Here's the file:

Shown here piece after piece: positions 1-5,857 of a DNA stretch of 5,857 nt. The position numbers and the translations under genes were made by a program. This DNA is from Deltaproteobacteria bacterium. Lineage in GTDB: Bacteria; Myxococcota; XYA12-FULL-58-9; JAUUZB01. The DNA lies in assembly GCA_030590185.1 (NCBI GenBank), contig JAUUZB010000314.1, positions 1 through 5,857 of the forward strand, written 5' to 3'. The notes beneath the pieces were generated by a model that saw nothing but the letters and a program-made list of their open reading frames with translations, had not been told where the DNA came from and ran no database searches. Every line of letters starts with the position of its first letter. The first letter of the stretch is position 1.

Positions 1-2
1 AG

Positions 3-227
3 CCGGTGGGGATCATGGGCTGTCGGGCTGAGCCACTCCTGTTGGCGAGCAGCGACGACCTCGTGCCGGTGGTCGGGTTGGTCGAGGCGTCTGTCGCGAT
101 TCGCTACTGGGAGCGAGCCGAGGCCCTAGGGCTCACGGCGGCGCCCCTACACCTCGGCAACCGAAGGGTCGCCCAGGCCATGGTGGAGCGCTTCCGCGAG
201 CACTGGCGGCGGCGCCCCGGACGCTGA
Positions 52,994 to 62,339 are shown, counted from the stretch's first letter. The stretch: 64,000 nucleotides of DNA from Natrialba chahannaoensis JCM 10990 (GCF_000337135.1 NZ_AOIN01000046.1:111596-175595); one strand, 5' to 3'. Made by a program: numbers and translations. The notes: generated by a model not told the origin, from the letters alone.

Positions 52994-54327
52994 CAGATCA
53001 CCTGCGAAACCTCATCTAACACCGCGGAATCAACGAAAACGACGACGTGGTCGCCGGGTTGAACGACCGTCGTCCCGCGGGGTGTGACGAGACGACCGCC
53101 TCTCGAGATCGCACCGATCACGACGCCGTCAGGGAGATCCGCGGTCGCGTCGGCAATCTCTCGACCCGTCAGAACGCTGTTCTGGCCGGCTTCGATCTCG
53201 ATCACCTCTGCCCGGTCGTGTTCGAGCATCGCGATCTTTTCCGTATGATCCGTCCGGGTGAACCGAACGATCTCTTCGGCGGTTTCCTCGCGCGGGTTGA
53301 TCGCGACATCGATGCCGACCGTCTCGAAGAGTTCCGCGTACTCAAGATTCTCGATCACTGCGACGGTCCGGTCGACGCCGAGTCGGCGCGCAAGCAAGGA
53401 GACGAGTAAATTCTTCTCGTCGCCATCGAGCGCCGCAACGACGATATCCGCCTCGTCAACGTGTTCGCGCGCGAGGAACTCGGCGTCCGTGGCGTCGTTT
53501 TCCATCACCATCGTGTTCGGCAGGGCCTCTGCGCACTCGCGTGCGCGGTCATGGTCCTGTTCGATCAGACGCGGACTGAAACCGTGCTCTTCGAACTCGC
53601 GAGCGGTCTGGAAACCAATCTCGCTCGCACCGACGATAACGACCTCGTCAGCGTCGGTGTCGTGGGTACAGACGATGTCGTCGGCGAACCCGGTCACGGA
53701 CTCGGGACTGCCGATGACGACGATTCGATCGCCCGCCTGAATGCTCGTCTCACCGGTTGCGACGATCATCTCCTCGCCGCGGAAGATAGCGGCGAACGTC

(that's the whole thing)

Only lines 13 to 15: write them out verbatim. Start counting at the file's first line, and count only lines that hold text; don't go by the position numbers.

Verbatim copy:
53201 ATCACCTCTGCCCGGTCGTGTTCGAGCATCGCGATCTTTTCCGTATGATCCGTCCGGGTGAACCGAACGATCTCTTCGGCGGTTTCCTCGCGCGGGTTGA
53301 TCGCGACATCGATGCCGACCGTCTCGAAGAGTTCCGCGTACTCAAGATTCTCGATCACTGCGACGGTCCGGTCGACGCCGAGTCGGCGCGCAAGCAAGGA
53401 GACGAGTAAATTCTTCTCGTCGCCATCGAGCGCCGCAACGACGATATCCGCCTCGTCAACGTGTTCGCGCGCGAGGAACTCGGCGTCCGTGGCGTCGTTT